This was an extremely difficult thing for me to understand. I am not sure if it happened just that way but it helped me to understand it is important to see things as they are.  To do this you really need to think about it.

This is the thing with pressure. Sometimes you can’t see it or understand its effects until it has created a problem. Then the focus becomes the problem, not the decision which created too much or too little of the wrong kind of pressure.

If you are trying to put cattle in a pen and they keep running back past you the thing you may think you should do is build a wing fence.  Then you can force the cattle to go in the pen.  But when you force them to go in the pen they may get exited, go on the fight, and become dangerous or very difficult to work.  The next time you try to put them in the pen they may anticipate this and you won’t even be able to get them to the wing fence.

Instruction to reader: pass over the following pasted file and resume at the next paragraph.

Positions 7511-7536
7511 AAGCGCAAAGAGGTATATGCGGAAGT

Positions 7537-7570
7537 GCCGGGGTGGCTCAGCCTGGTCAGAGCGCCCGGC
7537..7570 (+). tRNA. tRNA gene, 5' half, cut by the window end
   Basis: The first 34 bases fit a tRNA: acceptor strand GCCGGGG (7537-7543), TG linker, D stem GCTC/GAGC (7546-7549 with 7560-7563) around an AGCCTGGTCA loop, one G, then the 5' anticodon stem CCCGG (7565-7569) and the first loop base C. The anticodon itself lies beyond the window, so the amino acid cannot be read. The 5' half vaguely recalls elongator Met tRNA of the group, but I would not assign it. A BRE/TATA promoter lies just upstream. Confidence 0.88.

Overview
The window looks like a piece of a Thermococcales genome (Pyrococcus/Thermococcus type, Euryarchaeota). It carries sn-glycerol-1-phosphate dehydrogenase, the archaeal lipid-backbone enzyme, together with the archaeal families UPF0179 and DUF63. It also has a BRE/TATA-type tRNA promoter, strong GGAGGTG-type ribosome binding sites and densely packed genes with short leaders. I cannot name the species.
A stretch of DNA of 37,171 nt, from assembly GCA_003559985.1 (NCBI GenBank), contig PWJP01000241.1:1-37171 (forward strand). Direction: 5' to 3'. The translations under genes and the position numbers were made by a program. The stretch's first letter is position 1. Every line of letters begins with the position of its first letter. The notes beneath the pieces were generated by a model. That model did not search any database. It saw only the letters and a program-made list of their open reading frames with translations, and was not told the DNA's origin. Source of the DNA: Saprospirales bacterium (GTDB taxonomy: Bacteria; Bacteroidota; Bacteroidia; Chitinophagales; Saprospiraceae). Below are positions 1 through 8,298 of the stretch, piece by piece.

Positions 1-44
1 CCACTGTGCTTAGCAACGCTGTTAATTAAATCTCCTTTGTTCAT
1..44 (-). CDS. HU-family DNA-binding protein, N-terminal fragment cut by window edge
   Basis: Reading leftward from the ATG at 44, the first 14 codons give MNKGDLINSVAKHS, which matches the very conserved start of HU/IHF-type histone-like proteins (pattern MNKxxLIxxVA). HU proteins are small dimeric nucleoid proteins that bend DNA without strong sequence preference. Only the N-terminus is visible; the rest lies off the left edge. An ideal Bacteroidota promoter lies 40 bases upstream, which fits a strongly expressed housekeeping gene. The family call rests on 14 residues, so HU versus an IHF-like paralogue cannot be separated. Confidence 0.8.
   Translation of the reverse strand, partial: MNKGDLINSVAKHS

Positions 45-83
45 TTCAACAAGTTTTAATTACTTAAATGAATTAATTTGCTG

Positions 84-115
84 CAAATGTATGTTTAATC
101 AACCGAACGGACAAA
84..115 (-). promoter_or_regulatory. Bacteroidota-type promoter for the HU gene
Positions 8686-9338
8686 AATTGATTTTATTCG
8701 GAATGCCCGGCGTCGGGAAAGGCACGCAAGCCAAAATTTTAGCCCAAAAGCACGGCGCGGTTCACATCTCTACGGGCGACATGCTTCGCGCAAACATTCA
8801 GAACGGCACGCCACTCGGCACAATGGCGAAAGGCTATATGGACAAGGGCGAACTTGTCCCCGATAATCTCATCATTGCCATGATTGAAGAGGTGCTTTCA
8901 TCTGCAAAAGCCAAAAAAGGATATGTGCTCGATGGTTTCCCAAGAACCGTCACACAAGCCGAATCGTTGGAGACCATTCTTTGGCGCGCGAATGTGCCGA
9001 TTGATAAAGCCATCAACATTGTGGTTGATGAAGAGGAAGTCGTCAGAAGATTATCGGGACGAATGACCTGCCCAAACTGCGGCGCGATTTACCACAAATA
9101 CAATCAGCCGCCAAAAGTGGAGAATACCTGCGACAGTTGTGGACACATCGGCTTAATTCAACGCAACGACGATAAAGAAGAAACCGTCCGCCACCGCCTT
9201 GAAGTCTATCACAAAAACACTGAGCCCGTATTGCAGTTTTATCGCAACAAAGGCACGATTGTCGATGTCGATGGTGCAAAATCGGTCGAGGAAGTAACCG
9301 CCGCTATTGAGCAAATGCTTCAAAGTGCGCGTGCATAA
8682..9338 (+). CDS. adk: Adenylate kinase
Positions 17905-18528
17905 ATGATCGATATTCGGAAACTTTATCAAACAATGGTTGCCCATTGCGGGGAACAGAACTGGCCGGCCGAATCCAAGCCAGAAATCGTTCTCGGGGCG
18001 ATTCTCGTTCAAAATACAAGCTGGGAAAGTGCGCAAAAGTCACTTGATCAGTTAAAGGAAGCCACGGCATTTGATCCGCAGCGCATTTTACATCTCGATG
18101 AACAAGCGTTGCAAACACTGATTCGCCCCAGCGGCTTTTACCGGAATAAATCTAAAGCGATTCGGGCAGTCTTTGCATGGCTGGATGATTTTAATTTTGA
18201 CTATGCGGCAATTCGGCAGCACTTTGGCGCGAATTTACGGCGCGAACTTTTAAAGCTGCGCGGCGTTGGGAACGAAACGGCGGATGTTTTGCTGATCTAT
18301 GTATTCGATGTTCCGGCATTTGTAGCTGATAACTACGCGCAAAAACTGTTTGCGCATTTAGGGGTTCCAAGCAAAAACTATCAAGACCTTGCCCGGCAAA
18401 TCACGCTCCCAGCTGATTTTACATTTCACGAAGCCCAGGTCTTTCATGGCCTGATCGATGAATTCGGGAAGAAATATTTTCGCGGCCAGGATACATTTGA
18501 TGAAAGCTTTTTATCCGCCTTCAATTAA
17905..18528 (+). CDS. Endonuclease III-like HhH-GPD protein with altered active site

If you have only ever put cattle in a pen with a wing fence, that would be all you knew.

But if we would of learned how to put the pressure on the cattle at a different angle and a different amount, the cattle may have went in the pen comfortably and not have had a bad experience at all. They would actually have gotten better to work because of the proper pressure.

Once someone demonstrated this to you, you would be able to “see it” and work on your application of pressure to cattle and maybe even take it even farther than you thought possible.

Another place I think pressure comes on the human level is borrowing money.  If you were to decide to go on vacation and borrow the money, you would have lots of fun on the trip for a short time, but then you would spend the next year sacrificing or having a hard time making ends meet because of it. The negative pressure may have made the trip not worth it.